Pittsburgh Pirates logoPittsburgh Pirates

Pittsburgh Pirates' Platoon Potential: Looking At the Team's 1B Options

NEW YORK - AUGUST 04:  Lyle Overbay #35 of the Toronto Blue Jays fields the ball against the New York Yankees on August 4, 2010 at Yankee Stadium in the Bronx borough of New York City.  (Photo by Jim McIsaac/Getty Images)
Jim McIsaac/Getty Images
Eric StashinSenior Writer IFebruary 7, 2011

When 2010 came to an end it appeared that Garrett Jones would open the 2011 season as the Pirates starting first baseman.  Given the options on the roster, it was a fair assessment, but the Pirates have not stood pat.  They have signed a pair of players this offseason who can man first base and potentially appear headed for a timeshare:

Lyle Overbay
The left-handed hitter enjoyed a renaissance of sorts in 2010, hitting 20 HR with 67 RBI and 75 R in 534 AB.  However, hitting for power as part of the Blue Jays lineup really was nothing special in ’10, nor was his total actually overly impressive.  He’s never hit more than 22 HR in a season, so if it is punch that the Pirates were looking for, Overbay certainly isn’t the answer.

Many people may want to think of him as a good average hitter, but since hitting .312 in 2006 he’s posted the following marks:

  • 2007 – .240 (.271 BABIP)
  • 2008 – .270 (.316 BABIP)
  • 2009 – .265 (.305 BABIP)
  • 2010 – .243 (.285 BABIP)

In those four seasons he watched his strikeout rate go from 18.4% in ’07 to 24.5% last season.  Once again, there really is just nothing to get excited about.  Throw in that he has failed to surpass 75 R or RBI in the past four seasons and you have to wonder exactly how Overbay fits into their plans offensively.  He does little to strengthen a lineup that desperately needs a boost.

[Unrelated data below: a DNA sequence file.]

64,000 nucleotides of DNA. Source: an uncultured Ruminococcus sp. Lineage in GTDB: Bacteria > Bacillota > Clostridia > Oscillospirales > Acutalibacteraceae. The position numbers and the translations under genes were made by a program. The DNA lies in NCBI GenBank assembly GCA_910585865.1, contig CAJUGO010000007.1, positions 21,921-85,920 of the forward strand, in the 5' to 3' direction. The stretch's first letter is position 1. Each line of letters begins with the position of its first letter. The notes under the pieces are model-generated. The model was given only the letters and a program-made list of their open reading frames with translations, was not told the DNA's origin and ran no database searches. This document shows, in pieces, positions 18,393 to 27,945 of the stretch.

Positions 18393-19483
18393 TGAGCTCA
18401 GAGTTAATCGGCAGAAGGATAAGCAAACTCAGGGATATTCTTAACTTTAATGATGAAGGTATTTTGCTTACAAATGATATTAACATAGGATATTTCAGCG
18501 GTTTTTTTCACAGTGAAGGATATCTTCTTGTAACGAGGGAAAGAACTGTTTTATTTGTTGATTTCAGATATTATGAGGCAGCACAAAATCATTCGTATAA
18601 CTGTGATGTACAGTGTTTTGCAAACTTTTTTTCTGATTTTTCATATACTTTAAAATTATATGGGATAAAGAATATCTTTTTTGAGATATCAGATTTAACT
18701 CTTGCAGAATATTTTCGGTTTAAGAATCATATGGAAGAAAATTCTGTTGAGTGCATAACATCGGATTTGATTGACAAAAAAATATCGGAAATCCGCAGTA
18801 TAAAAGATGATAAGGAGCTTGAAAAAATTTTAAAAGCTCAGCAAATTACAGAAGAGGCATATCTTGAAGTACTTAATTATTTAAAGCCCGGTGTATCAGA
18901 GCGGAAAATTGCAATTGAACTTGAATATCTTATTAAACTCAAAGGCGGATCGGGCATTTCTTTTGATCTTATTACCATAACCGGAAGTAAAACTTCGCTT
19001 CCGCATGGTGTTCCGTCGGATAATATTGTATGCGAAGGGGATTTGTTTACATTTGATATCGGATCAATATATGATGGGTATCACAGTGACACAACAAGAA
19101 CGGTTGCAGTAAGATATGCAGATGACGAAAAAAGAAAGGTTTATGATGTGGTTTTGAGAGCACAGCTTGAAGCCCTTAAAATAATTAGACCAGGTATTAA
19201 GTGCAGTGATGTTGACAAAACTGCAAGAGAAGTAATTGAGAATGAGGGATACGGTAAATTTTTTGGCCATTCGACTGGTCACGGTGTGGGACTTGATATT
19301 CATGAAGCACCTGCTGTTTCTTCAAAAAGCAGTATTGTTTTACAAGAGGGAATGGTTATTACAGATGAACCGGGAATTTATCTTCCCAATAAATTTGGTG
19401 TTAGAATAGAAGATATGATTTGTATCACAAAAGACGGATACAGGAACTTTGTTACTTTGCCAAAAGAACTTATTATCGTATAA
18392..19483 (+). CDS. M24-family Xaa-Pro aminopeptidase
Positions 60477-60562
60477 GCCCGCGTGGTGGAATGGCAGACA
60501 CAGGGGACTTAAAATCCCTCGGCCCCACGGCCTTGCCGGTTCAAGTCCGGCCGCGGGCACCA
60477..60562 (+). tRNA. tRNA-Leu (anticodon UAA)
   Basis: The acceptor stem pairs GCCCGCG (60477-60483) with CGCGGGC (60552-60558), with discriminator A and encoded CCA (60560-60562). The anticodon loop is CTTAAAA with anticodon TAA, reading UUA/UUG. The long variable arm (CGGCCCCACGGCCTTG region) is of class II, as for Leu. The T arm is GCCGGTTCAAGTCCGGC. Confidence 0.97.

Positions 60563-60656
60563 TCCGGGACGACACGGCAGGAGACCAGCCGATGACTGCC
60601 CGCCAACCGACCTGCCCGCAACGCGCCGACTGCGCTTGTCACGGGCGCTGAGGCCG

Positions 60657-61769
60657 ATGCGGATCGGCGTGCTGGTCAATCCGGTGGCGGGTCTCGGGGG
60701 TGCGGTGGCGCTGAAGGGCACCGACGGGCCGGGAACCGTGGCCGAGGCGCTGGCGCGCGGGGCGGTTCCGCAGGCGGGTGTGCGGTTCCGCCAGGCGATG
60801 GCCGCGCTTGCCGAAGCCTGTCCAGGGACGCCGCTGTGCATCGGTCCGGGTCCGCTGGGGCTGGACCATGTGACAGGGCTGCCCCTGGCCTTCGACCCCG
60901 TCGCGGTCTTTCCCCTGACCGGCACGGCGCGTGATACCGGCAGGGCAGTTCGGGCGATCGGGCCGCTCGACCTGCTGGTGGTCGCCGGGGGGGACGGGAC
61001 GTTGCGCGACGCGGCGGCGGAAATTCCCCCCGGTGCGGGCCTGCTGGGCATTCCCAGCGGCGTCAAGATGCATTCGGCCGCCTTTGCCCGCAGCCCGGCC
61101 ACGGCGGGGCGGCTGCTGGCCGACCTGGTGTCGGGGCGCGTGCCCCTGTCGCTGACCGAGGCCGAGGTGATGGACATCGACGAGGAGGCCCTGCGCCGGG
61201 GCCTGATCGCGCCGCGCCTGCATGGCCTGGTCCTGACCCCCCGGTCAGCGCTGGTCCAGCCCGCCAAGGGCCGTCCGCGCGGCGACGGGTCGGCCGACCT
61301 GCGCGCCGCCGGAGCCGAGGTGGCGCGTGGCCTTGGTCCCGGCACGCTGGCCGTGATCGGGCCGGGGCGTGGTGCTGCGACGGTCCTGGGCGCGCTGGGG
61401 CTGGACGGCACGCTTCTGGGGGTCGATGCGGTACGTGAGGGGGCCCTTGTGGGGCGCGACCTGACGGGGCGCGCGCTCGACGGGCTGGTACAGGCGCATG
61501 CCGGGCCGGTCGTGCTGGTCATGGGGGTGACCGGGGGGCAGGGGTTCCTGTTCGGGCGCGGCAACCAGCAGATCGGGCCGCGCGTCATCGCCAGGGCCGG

Garrett Atkins
He was once a vaunted source of power, but Atkins simply hasn’t been the same player the past few years.  A right-handed hitter, it has been a steady decline since slugging 29 HR in 2006.  In fact, he failed to stick with the Orioles in 2010, hitting just .214 with 1 HR and 9 RBI in 140 AB.

It’s nice that he doesn’t strikeout much (2010 was the first time he was above 16.4% since 2004) and maybe he can regain a decent stroke and hit for a good average.  I’m not talking over .300, because when he did that he was swinging with power, but maybe in the .270-.280 range.  Solid production for sure, but nothing to brag about.

Conclusion
Atkins was a much lower risk financially.  He signed a minor league contract that, if he makes the major league team, will pay him just $800,000.  Overbay, meanwhile, was handed a one-year, $5 million contract.

From a fantasy perspective you really can’t expect to get much out of either one, especially if they do split time.  Watch them on the waiver wire and if they look decent, then strike.

I have to believe that the Pirates are hoping one of them proves worthy enough that they can trade them towards the deadline for prospects that actually fit into their long-term plans.  They did it well with Octavio Dotel in 2010, so why not try again?  With Atkins the contract is perfect for that type of gamble.  For Overbay?  I’m not quite so sure.

Regardless of the Pirates plans, this is a situation that should be avoided.

What are your thoughts?  Who do you think will get the bulk of the playing time?  Will either prove usable in 2011?

**** Make sure to order your copy of the Rotoprofessor 2011 Fantasy Baseball Draft Guide, selling for just $5, by clicking here. ****

Make sure to check out some of our 2011 projections:

Where can I comment?

Stay on your game

Latest news, insights, and forecasts on your teams across leagues.

Choose Teams
Get it on the App StoreGet it on Google Play

Real-time news for your teams right on your mobile device.

Download
Copyright © 2017 Bleacher Report, Inc. Turner Broadcasting System, Inc. All Rights Reserved. BleacherReport.com is part of Bleacher Report – Turner Sports Network, part of the Turner Sports and Entertainment Network. Certain photos copyright © 2017 Getty Images. Any commercial use or distribution without the express written consent of Getty Images is strictly prohibited. AdChoices